- The followers that we did get came from when we directly commented on their content. These followers came from accounts where we gave our most direct, customized engagement. Giving basic comments such as “great post” or “very interesting” did not cut it. Only giving a relevant, thoughtful reply to a tweet encouraged a response from the user.
- Successful accounts seemed to post a lot more than we did. Accounts with 1,000+ followers in similar verticals were posting original tweets at least once per day. Perhaps more importantly, they were also retweeting a minimum of 10+ posts per day from other accounts. The retweets were relevant to their account, and for them it was simply a numbers game.
- Tagging other users directly on our tweets actually increased the likelihood that those users would interact with our account.
- Unlike other social media platforms, Twitter seemed uniquely informal. Using a “corporate” tone came off as inauthentic. Lowering the veil and being honest with our Twitter peers seemed to generate a positive reaction. The tweet below, for example, ended up getting us a couple of new followers. This was because we put our cards out on the table. We are a new business just trying to make it and we appreciate every user we have!
Finally Gaining Momentum
After regrouping and identifying the lessons we had learned, we started a shift in strategy. Within 2 weeks, we had our first 100 followers. The following were the primary components of our strategy:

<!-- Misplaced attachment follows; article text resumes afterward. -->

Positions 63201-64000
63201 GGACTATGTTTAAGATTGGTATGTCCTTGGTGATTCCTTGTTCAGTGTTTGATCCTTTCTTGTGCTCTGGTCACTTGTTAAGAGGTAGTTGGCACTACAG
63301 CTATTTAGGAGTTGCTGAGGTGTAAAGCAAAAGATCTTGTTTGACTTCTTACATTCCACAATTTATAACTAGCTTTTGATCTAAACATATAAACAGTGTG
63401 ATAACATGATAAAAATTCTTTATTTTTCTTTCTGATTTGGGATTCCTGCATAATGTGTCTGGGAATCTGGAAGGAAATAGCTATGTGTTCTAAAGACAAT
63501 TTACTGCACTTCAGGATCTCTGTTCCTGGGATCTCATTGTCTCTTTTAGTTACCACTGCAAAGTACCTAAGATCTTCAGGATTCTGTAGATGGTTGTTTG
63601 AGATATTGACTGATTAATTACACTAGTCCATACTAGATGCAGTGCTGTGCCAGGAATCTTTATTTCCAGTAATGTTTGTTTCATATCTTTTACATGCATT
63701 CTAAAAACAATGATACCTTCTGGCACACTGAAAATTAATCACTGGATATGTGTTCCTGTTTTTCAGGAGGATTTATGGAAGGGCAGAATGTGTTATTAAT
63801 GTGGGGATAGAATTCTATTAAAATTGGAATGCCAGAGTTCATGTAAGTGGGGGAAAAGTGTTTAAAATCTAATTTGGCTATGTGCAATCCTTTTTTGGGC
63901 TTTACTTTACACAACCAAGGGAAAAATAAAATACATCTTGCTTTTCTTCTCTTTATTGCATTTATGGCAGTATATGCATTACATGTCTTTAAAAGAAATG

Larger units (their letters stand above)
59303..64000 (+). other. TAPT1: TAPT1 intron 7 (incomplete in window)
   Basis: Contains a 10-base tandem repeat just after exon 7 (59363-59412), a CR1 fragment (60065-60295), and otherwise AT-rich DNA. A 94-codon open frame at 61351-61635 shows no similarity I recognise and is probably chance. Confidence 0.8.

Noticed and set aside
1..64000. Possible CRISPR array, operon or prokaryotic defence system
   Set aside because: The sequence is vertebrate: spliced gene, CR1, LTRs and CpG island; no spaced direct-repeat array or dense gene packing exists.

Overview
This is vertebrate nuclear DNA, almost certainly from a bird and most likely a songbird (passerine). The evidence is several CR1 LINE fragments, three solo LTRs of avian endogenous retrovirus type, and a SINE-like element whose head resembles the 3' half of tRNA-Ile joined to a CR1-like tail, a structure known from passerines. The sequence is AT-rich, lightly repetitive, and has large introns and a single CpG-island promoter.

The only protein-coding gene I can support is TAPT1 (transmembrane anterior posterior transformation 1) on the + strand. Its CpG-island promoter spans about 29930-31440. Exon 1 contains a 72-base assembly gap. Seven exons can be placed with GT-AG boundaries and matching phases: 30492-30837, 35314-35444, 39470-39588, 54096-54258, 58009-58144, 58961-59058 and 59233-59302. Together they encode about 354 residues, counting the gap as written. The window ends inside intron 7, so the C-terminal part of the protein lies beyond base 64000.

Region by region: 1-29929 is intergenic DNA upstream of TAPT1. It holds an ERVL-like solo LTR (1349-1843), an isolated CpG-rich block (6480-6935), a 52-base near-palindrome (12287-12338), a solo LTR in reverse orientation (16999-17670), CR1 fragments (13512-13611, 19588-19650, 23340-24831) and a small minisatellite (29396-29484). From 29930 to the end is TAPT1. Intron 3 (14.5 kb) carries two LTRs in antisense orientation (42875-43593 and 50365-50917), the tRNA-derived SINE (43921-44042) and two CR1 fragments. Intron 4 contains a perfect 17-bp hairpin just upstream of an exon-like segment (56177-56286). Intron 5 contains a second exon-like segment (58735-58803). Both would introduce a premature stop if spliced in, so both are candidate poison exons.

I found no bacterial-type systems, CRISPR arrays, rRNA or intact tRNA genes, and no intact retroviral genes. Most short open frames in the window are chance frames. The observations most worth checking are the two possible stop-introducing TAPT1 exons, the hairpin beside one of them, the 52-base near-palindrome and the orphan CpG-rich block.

- Increased Direct Engagement– For every tweet of our own, we had 15–20 retweets or comments on other posts. If it was a comment, it was specifically written with the intent of getting a response. If it was a retweet, it was relevant to our brand and industry.
- Followed Accounts First– For most of these retweets and comments, we would also “follow” the account. When we directly interacted with and followed an account, they were far more likely to follow us back.
- Targeted Large, Active Accounts– While we targeted a fair share of smaller businesses with less established presences, we did not shy away from large, active accounts. If we saw a large account that regularly engaged with other accounts, we targeted them every time.
- Monitored Follower Ratio– There is a perception that a business account with fewer followers than follows is less reputable or less respected. In order to avoid this label, we would routinely ensure the ratio stayed relatively balanced. Warning: Unfollowing too many other accounts at once is something that Twitter will penalize. We had to use this strategy carefully!
We immediately started gaining followers, but we also got a couple of larger short-term wins. For one, we got tagged in posts from a couple of the larger accounts we targeted. This gave us increased short-term exposure to their followers. Additionally, one of our own tweets ended up taking off and getting a few hundred interactions. We even acquired our first customer from Twitter! Now that is how you grow your presence online!
We still have a long way to go! We wasted no time focusing our attention on our next Twitter goal of 1,000 followers. Moving forward, we plan to continue our current strategy while we slowly begin to reintroduce analytics. This will help us determine topics we discuss, hashtags we use, and accounts we target. We are not losing sight of our goal of helping businesses grow their online presence. Check out our guide to learn some more strategies about acquiring more Twitter followers!